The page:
But Cordio just laughed, slapped him again, and continued, "So he went into that body and found the spark o' Bruenor, the one piece left o' the king keeping his body breathing. And Regis telled him what was going on. And when me and Stumpet went back to our healing spells, Bruenor's spirit was back to catch 'em. His spirit heard our call as sure as his body was taking the physical healing. Come straight from Moradin's side, I'm guessing!"
Everyone turned to regard Bruenor, who just shrugged and shook his head. Cordio became suddenly solemn, and he moved up before the dwarf king.
"And so ye returned to us when we were in need," the cleric said quietly. "We pulled ye back for our own needs, and true to yer line, ye answered them. No dwarf can deny yer sacrifice, me king, and no dwarf could ever ask more o' ye. We're in now, and the halls're closed to our enemies. Ye've done yer duty to kin and clan."
All around began to murmur and to look on more closely. They quieted almost immediately, many holding their breath, as Cordio's intent became clearer.
"Ye've come to us, returned from Moradin's own halls," the cleric said to Bruenor, and he brought his hands up before the dwarf king to offer a blessing. "We can'no compel ye to stay. Ye've done yer duty, and so ye've earned yer rest."
Eyes went wide all around. Wulfgar had to grab Catti-brie, who seemed as if she would just fall over. In truth, the barbarian needed the support every bit as much as she.
For it seemed like Cordio's words were affecting Bruenor greatly. His eyes were half-closed, and he leaned forward, shoulders slumped.
"Ye need feel no more pain, me king," Cordio went on, his voice breaking.
He reached up to support Bruenor's shoulder, for indeed it seemed as if the dwarf would tumble face down.
"Moradin's welcomed ye. Ye can go home."
The gasp came from Regis, the sobs from everywhere around.
Bruenor closed his eyes.
Then Bruenor opened his eyes, and wide! And he stood straight and fixed the priest with the most incredulous look any dwarf ever offered.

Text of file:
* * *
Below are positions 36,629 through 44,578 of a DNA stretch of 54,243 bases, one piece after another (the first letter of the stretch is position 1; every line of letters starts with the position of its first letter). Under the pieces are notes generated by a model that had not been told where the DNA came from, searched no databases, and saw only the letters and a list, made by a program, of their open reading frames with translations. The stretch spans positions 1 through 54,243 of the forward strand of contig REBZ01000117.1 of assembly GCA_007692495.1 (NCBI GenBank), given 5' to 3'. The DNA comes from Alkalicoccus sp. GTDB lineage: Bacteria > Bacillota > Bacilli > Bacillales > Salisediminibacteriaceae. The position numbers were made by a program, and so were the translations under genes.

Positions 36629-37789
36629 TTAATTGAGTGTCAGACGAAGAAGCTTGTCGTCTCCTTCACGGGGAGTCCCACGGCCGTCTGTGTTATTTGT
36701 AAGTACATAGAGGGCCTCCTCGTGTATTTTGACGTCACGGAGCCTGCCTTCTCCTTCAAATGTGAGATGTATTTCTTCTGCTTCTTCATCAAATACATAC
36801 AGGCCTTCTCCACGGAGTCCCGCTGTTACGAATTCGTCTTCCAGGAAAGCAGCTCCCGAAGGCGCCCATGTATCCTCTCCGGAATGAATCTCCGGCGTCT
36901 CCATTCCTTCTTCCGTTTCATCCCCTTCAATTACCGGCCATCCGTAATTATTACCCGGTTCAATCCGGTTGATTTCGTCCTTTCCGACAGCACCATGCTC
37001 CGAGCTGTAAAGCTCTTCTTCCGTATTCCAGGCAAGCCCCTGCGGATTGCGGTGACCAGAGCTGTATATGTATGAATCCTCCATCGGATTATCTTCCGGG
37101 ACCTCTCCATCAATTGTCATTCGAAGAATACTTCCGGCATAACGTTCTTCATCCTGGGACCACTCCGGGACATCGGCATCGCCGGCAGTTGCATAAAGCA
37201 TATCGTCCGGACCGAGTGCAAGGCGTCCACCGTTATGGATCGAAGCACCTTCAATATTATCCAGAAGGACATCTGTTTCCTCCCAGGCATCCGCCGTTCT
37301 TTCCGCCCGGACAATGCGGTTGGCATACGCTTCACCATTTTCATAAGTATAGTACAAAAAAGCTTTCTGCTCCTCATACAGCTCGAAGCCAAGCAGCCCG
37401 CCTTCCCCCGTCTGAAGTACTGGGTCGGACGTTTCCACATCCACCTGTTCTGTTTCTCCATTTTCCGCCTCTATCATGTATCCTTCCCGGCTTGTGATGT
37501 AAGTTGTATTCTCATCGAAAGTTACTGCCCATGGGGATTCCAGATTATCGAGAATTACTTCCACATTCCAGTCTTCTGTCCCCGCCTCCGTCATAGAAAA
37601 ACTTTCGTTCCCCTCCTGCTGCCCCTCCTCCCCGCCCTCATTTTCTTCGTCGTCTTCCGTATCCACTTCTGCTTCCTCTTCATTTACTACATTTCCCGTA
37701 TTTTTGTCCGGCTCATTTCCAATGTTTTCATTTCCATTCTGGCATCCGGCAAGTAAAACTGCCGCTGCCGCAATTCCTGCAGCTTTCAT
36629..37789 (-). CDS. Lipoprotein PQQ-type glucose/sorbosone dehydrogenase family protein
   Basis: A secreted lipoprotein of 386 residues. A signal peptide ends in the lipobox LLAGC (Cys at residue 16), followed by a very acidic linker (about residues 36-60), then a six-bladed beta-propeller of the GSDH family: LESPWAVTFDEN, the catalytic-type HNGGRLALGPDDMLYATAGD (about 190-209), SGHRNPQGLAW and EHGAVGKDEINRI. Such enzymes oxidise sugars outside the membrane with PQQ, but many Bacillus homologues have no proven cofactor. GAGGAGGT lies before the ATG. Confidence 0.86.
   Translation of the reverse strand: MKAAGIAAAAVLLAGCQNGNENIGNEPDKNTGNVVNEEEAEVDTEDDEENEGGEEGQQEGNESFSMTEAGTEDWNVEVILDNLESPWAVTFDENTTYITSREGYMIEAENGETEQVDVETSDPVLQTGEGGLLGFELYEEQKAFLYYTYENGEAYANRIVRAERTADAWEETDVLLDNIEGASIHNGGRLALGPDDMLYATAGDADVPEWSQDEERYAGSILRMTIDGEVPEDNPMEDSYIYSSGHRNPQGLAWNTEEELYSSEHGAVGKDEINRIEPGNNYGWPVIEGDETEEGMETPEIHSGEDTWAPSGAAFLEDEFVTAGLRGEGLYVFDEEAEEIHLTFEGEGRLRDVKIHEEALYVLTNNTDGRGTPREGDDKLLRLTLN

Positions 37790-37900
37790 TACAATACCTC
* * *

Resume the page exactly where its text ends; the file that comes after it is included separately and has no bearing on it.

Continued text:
"Ye dolt!" he bellowed. "I got me home surrounded by stinkin' orcs and giants, and ye're telling me to lie down and die?"
"B-but. . . but..." Cordio stammered.
"Bah!" Bruenor snorted. "No more o' the stupid talk. We got work to do!"
For a moment, no one moved or said anything, or even breathed. Then such a cheer went up in Mithral Hall as had not been known since the defeat of the drow those years before. They had been chased in, yes, and could hardly claim victory, but Bruenor was with them again, and he was fighting mad.
"All cheers for Bruenor!" one dwarf cried, and the throng erupted. "Hero of the day!"
"Who fought no more than the rest of ye," Bruenor shouted them down. "Was one of us alone who found the way to call me home."
And his gaze led those of all the others to a particular halfling.
"Then Steward Regis is the hero of the day!" one dwarf cried from the back of the hall.
"One of many," Wulfgar was quick to reply. "Nanfoodle the gnome facilitated our retreat from above."
"And Pikel!" Ivan Bouldershoulder put in.
"And Pwent and his boys," said Banak. "And without Pwent, King Bruenor'd be dead on our doorstep!"
The cheers went up with each proclamation.
Bruenor heard them keenly and let them continue, but he did not join in any longer. He still wasn't quite sure of what had happened to him. He recalled a feeling of bliss, a sense of complete peace, a place he never wanted to leave. But then he had heard a cry of help from afar, from a familiar halfling, and he walked a dark path, back to the realm of the living.